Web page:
Wild pitch: thoughts on the proposed MLB playoff format
February 12, 2020
Just when baseball fans thought that the 2019-20 MLB off-season couldn’t get any more insane, MLB commissioner Rob Manfred threw everyone for one last curve two days before pitchers and catchers reported to spring training.
Let’s run down all of the madness that has ensued this off-season just for funzies:
- The Houston Astros, who have become Major League Baseball’s equivalent of the New England Patriots for so many reasons, got crushed by the hammer of justice held in the powerful fist of Mr. Manfred, who dealt out never before seen punishment to the team and led to the firings of not one, not two, but THREE managers across the league.
- Stephen Strasburg held the title of “Highest-Paid Pitcher in MLB History” with a seven-year, $245 million deal to stay in the Nation’s Capital and play for the reigning world champion Washington Nationals for one day before getting usurped by the New York Yankees, who stuck to their script by signing former Astros ace Gerrit Cole to an albatross nine-year, $324 million contract.
- It was expected that 2018 AL MVP Mookie Betts would be shipped off from Boston Harbor to somewhere else before the 2020-21 off-season, but the transaction which sent him and starter David Price to the Los Angeles Dodgers was such an undeniable mess that no one could have expected. The Red Sox’s wariness medical report of former Minnesota Twins prospect Brusdar Graterol, who has instead joined the Dodgers, kept every player involved in the trade stuck in some weird trade purgatory where they had no idea of whether or not the trade was still on. Eventually, cooler heads prevailed and the Sox, Dodgers and Twins eventually worked out a different deal.
There is so much worth mentioning about this off-season and the implications, so it is only fitting that The Commish would bring the break to a fitting close with his bombshell announcement on Monday, Feb. 10.
According to the New York Post and Sports Illustrated, the MLB is considering radical changes to the way October baseball is run once again. And while there is not much to like about this dreary and clustered off-season which made just about everyone aside from a select few teams angry, this new postseason format is an excellent way to end the doldrums of winter with no baseball.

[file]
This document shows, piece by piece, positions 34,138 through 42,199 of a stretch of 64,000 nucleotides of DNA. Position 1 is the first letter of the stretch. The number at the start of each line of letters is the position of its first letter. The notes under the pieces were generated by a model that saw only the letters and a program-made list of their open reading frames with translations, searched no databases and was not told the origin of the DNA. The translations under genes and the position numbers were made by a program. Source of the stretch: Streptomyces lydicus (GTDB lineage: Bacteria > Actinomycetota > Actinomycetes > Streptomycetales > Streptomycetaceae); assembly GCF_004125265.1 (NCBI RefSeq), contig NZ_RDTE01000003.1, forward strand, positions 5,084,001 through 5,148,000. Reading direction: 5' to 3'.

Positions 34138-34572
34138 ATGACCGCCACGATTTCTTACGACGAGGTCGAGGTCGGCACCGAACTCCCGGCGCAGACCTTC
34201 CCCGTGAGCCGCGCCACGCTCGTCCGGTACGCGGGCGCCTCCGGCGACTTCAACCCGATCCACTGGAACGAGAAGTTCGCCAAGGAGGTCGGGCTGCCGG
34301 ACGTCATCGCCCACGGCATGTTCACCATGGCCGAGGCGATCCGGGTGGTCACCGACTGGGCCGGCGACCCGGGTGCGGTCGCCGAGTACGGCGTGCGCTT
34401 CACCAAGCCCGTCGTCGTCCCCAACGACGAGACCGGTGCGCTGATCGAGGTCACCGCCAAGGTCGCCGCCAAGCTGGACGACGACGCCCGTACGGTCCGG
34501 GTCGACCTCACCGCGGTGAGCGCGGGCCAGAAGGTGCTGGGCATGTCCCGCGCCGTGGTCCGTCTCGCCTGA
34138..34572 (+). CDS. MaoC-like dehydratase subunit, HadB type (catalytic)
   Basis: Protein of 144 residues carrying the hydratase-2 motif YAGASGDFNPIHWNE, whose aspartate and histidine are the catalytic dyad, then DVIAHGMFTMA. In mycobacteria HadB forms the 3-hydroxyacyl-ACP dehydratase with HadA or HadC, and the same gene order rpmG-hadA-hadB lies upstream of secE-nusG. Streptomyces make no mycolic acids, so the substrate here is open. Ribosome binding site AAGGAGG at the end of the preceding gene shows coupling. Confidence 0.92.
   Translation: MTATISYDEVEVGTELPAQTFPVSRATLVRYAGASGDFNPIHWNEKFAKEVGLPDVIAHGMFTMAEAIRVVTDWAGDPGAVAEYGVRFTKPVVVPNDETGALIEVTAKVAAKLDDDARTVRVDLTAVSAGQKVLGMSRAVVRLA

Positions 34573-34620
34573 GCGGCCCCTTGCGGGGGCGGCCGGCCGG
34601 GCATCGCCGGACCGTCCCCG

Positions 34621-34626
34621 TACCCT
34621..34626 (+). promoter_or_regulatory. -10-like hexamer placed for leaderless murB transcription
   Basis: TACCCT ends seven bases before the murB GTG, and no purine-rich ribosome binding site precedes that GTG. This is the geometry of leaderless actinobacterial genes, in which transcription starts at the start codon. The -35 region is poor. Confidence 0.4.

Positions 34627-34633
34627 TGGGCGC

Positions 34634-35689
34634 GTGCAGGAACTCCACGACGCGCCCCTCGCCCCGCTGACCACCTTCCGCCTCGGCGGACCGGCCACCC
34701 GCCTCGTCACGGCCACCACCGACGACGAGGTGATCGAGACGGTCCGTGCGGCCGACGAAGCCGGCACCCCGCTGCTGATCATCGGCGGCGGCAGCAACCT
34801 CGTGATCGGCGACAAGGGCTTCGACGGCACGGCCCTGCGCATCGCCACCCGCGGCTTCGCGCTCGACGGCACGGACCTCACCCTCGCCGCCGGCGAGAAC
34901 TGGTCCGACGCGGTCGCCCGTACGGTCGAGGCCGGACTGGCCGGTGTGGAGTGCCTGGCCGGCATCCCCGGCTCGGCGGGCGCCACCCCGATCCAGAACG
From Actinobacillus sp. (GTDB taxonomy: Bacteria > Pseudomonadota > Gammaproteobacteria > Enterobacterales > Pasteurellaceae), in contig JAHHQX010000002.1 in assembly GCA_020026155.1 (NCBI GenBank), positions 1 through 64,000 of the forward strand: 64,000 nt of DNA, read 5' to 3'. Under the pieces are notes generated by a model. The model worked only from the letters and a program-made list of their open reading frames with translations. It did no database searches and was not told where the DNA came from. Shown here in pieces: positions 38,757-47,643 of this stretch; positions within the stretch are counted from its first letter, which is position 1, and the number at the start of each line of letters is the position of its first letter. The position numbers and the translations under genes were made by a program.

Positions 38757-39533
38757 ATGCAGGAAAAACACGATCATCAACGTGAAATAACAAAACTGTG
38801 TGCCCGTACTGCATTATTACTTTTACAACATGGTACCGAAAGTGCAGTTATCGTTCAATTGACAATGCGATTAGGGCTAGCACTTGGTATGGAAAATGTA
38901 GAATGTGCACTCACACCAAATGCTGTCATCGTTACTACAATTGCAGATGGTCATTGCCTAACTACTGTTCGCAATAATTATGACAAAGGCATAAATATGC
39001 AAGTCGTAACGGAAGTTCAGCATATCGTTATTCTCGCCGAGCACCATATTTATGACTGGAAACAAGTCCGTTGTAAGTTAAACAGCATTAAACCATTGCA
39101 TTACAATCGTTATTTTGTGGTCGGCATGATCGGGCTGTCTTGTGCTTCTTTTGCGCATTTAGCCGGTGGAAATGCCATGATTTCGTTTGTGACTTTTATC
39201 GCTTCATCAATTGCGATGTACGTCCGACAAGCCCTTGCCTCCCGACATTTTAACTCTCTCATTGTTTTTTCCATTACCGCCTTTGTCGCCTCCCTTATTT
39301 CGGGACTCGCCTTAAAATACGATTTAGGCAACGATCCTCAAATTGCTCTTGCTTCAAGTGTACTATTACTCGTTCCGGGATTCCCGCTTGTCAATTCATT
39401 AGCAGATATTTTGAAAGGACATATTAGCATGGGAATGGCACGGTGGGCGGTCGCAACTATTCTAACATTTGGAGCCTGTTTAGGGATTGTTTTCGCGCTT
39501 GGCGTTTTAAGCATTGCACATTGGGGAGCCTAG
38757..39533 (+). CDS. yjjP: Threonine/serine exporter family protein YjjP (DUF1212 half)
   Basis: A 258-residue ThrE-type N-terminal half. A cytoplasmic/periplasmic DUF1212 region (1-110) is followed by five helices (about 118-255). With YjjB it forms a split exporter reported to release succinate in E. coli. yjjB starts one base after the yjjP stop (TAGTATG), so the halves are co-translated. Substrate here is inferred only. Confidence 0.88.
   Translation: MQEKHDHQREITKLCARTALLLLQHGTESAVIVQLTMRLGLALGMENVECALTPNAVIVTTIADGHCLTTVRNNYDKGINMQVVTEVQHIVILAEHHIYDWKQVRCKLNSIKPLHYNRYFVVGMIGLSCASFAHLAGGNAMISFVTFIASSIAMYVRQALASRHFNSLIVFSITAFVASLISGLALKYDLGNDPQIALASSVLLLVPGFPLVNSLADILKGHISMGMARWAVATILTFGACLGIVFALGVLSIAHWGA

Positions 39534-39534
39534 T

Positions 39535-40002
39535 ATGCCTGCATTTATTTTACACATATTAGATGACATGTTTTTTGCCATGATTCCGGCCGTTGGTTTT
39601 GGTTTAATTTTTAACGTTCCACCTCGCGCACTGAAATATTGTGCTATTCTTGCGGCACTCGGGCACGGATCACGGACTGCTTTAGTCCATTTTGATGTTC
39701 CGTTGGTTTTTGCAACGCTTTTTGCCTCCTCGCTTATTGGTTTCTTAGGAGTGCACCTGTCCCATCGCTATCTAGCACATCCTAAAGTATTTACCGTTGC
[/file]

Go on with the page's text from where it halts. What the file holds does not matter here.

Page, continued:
Major League Baseball has been looking for ways to drum up more business by attempting to shorten games, trying to bring back player personalities like the golden age of baseball with family-friendly events like Players Weekend and the Little League Classic and even tweaking the postseason format in 2012 to allow for a second wild card team. The changes Manfred and others in the MLB have planned keeps with this trend of making baseball more exciting.
The changed format would expand the playoff field to seven teams per league, which would be increased from the current five teams per league. At this moment in time, the MLB has the lowest playoff inclusion rate of any league at just 10 out of the 30 teams playing baseball into October. But with the proposed switch, the MLB would be right next to the NHL, who has 16 of their 31 teams in the Stanley Cup Playoffs, in terms of playoff participation.
Owners should be ecstatic over this idea from a fiscal standpoint and a prominence standpoint. With more playoff games comes more revenue which, let’s be honest, every owner loves to have. But more importantly in the grander scheme of things, with more playoff teams comes more postseason opportunities, and with more postseason opportunities comes more opportunities to win a World Series.
It’s a real win-win for the owners. They get money and their team gets to play in high stakes games. Simple as that.
But less simple is the little wrinkle that has been thrown into the October baseball mix.
The team with the best record in each league would receive a bye while the remaining division winners would get to select the opponent they would like to face in the opening round of the playoffs on a live TV broadcast done after Game 162.
MLB postseason is all about strategy and playing your cards right, and this new playoff idea would fit right into that lane. Division winners would have four different wild card teams to choose from, leading to the speculation of who they might want to face. Would a team opt to choose a team that might have problems in their rotation or would they rather face that doesn’t have a great heart of the order?
Also, how would the team who gets picked by the best division winner feel? They might have a chip on their shoulder from being looked upon as “the worst” team in the playoffs, which gives them a little more motivation to knock off their opponent in the quest for the Commissioner’s Trophy.
While I am thrilled by this wild pitch that Manfred gave the baseball world, there are few reservations to be had with the format in practice.
First of all, the MLB season is laborious enough as it is. 162 regular season games being played from either late March or early April until summer turns to fall in September with very few rest days can wear down these athletes. Adding even more baseball if the MLB decides to make the opening round a three or five game set on top of three more rounds if a team advances to the World Series could wear them down even more.
And if the opening round were to be a series instead of a one-game elimination round, that could very easily extend the season past October and into November, when only two World Series out of the 115 have been played. All of that would shorten the off-season by a week at least.
Aside from all of that though, while Manfred’s idea is a wild pitch, I say that it could not be more on the mark for modernizing the game and rejuvenating fan’s interest in America’s Pastime.